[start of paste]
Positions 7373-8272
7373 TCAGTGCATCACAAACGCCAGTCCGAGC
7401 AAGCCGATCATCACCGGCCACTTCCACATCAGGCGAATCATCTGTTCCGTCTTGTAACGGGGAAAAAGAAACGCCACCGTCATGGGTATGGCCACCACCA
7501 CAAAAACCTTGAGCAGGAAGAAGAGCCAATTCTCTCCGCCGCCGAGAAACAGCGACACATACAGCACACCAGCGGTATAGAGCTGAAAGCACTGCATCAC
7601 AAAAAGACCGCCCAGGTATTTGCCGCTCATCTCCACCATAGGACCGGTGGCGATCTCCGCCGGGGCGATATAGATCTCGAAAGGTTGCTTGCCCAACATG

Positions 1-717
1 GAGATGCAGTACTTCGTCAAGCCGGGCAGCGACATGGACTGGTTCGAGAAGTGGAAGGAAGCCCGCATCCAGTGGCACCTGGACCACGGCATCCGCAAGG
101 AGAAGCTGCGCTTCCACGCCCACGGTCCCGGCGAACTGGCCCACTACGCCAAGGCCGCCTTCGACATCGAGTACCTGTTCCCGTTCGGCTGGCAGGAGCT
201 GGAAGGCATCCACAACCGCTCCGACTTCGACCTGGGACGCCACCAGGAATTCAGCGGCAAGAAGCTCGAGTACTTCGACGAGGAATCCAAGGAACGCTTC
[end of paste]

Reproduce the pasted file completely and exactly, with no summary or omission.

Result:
Positions 7373-8272
7373 TCAGTGCATCACAAACGCCAGTCCGAGC
7401 AAGCCGATCATCACCGGCCACTTCCACATCAGGCGAATCATCTGTTCCGTCTTGTAACGGGGAAAAAGAAACGCCACCGTCATGGGTATGGCCACCACCA
7501 CAAAAACCTTGAGCAGGAAGAAGAGCCAATTCTCTCCGCCGCCGAGAAACAGCGACACATACAGCACACCAGCGGTATAGAGCTGAAAGCACTGCATCAC
7601 AAAAAGACCGCCCAGGTATTTGCCGCTCATCTCCACCATAGGACCGGTGGCGATCTCCGCCGGGGCGATATAGATCTCGAAAGGTTGCTTGCCCAACATG

Positions 1-717
1 GAGATGCAGTACTTCGTCAAGCCGGGCAGCGACATGGACTGGTTCGAGAAGTGGAAGGAAGCCCGCATCCAGTGGCACCTGGACCACGGCATCCGCAAGG
101 AGAAGCTGCGCTTCCACGCCCACGGTCCCGGCGAACTGGCCCACTACGCCAAGGCCGCCTTCGACATCGAGTACCTGTTCCCGTTCGGCTGGCAGGAGCT
201 GGAAGGCATCCACAACCGCTCCGACTTCGACCTGGGACGCCACCAGGAATTCAGCGGCAAGAAGCTCGAGTACTTCGACGAGGAATCCAAGGAACGCTTC